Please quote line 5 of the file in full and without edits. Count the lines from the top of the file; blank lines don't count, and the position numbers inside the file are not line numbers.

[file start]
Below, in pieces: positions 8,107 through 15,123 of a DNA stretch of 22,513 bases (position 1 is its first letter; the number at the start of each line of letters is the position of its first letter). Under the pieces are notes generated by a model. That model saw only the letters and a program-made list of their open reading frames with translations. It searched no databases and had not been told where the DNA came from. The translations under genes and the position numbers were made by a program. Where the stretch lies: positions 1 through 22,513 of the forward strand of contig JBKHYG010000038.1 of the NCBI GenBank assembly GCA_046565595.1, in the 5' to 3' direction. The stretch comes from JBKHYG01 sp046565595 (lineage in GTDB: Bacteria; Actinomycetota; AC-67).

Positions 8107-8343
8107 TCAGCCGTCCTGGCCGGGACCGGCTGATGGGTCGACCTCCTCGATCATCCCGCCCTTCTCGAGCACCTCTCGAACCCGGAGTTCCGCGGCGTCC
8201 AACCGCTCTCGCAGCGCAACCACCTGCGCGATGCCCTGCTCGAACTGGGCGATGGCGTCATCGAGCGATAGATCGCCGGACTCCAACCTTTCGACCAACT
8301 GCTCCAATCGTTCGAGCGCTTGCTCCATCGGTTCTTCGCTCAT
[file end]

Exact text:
8301 GCTCCAATCGTTCGAGCGCTTGCTCCATCGGTTCTTCGCTCAT